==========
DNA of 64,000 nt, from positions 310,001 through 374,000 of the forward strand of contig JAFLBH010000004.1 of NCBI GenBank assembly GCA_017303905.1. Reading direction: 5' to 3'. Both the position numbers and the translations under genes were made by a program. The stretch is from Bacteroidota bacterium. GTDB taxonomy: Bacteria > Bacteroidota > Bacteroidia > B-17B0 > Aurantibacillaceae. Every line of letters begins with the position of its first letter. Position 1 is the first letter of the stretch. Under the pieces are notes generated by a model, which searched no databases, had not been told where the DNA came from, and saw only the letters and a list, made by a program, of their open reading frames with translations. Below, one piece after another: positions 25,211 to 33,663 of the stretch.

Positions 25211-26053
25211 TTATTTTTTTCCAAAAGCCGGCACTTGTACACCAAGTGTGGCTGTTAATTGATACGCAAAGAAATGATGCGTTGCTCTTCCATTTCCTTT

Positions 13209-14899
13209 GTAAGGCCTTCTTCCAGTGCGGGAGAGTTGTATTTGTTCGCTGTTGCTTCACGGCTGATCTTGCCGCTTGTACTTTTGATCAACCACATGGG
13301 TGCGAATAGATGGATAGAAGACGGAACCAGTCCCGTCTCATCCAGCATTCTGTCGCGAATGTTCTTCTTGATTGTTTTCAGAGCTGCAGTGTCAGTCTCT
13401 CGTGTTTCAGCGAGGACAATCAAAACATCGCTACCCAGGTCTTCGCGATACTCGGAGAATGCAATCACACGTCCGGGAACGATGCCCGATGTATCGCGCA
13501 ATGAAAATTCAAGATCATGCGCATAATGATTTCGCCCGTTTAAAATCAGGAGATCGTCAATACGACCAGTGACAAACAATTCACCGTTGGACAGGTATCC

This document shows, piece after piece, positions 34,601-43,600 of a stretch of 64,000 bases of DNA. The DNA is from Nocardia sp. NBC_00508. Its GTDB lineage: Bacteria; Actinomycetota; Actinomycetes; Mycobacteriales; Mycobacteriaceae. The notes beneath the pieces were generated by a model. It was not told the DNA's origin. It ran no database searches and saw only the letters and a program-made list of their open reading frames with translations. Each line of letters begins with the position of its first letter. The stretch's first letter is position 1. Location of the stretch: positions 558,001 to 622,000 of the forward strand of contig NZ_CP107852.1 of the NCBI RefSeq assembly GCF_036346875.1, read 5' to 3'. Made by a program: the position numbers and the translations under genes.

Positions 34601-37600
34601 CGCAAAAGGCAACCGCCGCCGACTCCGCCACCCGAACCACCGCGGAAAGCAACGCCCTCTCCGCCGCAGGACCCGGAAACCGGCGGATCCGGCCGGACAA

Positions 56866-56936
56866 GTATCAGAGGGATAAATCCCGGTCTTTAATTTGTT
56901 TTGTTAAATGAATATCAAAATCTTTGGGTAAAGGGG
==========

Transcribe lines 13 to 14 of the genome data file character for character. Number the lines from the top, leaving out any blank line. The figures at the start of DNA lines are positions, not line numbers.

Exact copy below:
56866 GTATCAGAGGGATAAATCCCGGTCTTTAATTTGTT
56901 TTGTTAAATGAATATCAAAATCTTTGGGTAAAGGGG